Novell publicly launched its open-source identity management project on June 12, aiming to help businesses pull together their various network and applications authentication systems.
Dubbed Bandit, the effort is meant to help companies integrate existing ID management tools using an open-source platform developed by Novell and its partners.
Users will be able to more easily pull together ID technologies across different operating systems and applications using the technology created, Novell executives said.
The identity services in development by the Bandit community members will work with existing industry standards such as Web Services Addressing and Liberty Federation, and open-source projects including Higgins.
Novell reported that it has already contributed significant engineering resources and software code to help get the project underway.
By providing organizations with a more consistent approach to addressing enterprise identity management, Novell maintains it can help companies achieve goals such as improving security, offering roles-based access to workers and meeting regulatory compliance requirements.
“Wed like to establish a set of interoperable software components that can easily be understood by applications servers and end-user applications alike, so that people dont need to worry as much about authentication infrastructure,” said Dale Olds, distinguished engineer at Novell.
“The value will be in allowing different services to work together around authentication in a more consistent way, versus forcing customers to address authentication individually for each application.”
The Bandit project is initially focused on creating a CASA (common authentication services adapter) for providing interoperable single sign-on across disparate systems, along with a secure repository for user and systems credentials.
The group will also launch a common identity service, an implementation of the Higgins project open-source framework for establishing digital identity.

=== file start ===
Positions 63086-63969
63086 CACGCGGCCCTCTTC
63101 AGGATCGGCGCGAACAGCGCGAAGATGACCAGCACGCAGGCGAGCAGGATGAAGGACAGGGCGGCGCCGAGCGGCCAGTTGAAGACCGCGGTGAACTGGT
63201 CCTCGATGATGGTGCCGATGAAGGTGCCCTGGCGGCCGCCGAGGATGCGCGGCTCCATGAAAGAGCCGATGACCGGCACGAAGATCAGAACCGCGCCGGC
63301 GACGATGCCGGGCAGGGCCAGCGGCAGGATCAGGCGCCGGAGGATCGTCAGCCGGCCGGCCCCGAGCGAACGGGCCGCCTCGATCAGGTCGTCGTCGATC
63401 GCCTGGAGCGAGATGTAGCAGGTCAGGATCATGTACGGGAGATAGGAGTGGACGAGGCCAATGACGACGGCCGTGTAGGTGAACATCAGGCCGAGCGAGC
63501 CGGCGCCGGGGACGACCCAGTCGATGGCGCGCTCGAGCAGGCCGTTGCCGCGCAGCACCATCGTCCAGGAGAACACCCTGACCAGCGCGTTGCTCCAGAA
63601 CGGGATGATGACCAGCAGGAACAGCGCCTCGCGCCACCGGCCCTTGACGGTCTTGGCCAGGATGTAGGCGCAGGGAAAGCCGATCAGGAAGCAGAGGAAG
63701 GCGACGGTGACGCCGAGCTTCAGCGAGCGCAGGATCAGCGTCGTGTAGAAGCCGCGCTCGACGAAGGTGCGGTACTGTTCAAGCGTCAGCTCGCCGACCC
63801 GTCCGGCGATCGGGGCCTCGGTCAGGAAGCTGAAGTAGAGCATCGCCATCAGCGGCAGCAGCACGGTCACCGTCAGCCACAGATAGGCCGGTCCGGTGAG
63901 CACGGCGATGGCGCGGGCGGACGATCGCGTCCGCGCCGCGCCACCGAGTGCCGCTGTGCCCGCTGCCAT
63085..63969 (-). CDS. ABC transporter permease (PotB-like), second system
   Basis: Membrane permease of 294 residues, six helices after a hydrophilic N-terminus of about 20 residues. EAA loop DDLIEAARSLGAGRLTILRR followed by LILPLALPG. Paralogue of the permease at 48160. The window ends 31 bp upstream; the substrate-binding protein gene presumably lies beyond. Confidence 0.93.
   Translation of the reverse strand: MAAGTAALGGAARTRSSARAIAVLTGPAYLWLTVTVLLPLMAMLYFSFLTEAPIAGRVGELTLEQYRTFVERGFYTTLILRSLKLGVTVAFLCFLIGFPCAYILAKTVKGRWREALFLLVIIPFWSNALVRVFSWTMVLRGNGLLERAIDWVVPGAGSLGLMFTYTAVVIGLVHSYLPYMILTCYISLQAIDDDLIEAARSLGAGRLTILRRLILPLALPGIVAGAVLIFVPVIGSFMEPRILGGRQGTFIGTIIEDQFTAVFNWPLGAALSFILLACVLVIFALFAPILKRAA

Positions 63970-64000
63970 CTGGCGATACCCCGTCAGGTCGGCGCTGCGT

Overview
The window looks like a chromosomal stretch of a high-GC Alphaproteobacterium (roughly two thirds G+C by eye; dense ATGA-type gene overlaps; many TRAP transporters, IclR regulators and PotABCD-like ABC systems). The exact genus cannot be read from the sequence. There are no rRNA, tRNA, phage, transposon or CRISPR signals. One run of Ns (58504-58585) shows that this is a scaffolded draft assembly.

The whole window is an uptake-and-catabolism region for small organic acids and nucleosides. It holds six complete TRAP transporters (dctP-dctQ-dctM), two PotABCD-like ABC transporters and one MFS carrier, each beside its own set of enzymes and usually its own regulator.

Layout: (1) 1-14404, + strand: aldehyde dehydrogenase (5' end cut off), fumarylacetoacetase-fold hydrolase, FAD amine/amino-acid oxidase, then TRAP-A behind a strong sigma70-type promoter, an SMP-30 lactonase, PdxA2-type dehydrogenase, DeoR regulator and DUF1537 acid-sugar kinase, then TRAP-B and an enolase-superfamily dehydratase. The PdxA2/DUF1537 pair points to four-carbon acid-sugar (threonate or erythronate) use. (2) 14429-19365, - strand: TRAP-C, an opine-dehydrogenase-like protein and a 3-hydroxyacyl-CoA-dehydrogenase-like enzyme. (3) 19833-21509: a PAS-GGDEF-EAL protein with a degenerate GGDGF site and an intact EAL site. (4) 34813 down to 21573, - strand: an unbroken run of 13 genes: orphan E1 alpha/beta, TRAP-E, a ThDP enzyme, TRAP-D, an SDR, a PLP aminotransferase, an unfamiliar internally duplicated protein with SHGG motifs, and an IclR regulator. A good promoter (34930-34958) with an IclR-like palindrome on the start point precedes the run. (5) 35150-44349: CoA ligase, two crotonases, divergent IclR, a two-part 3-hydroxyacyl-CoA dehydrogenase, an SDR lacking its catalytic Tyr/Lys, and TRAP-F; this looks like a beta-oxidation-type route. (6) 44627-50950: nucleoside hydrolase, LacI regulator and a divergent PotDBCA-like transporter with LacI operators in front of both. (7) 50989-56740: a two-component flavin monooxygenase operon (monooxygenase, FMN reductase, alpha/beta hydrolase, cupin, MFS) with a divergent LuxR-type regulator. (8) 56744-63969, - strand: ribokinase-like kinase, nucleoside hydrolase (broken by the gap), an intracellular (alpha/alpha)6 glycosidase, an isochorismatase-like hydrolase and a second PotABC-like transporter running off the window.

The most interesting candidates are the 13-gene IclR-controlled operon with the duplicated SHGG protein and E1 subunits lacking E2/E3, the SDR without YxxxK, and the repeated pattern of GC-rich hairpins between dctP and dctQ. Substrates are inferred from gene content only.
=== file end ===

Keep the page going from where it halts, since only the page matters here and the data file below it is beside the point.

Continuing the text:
In addition, Novell said Bandit would launch a role engine service that can be integrated into any application for calculating user role information, and allowing authorization across multiple systems.
The group also intends to introduce an audit record framework service which will offer an API (applications program interface) for integration with compliance and security auditing programs.
Novell said it already incorporates some of Bandits open identity services within its SUSE Linux distribution and that it plans to include technology created via the project into future releases.
Olds said that Novells interest in the project is simple, in that the company believes it can sell more of its high-end network management software if users faced fewer authentication hurdles.
He emphasized that the company is hoping that the open-source nature of the effort will allow various technology providers to have input into the project, rather than lean toward one vendors standards.
While Novell has not announced any other official participants in Bandit, Olds said the software maker has already spoken to a number of companies interested in contributing to the effort.
In addition to major systems vendors and authentication software providers, the company believes that developers of smart cards, biometrics and other two-factor security products could eventually join the project.
While there are a number of identity management standards efforts ongoing, Olds said that Bandit wants to distinguish itself by providing software protocols and other real tools, versus establishing yet another development guideline.
“There are too many standards, and not enough tools to make those standards work,” said Olds. “Were already at the point where people can start looking at writing the code that permits these protocols we have to work.”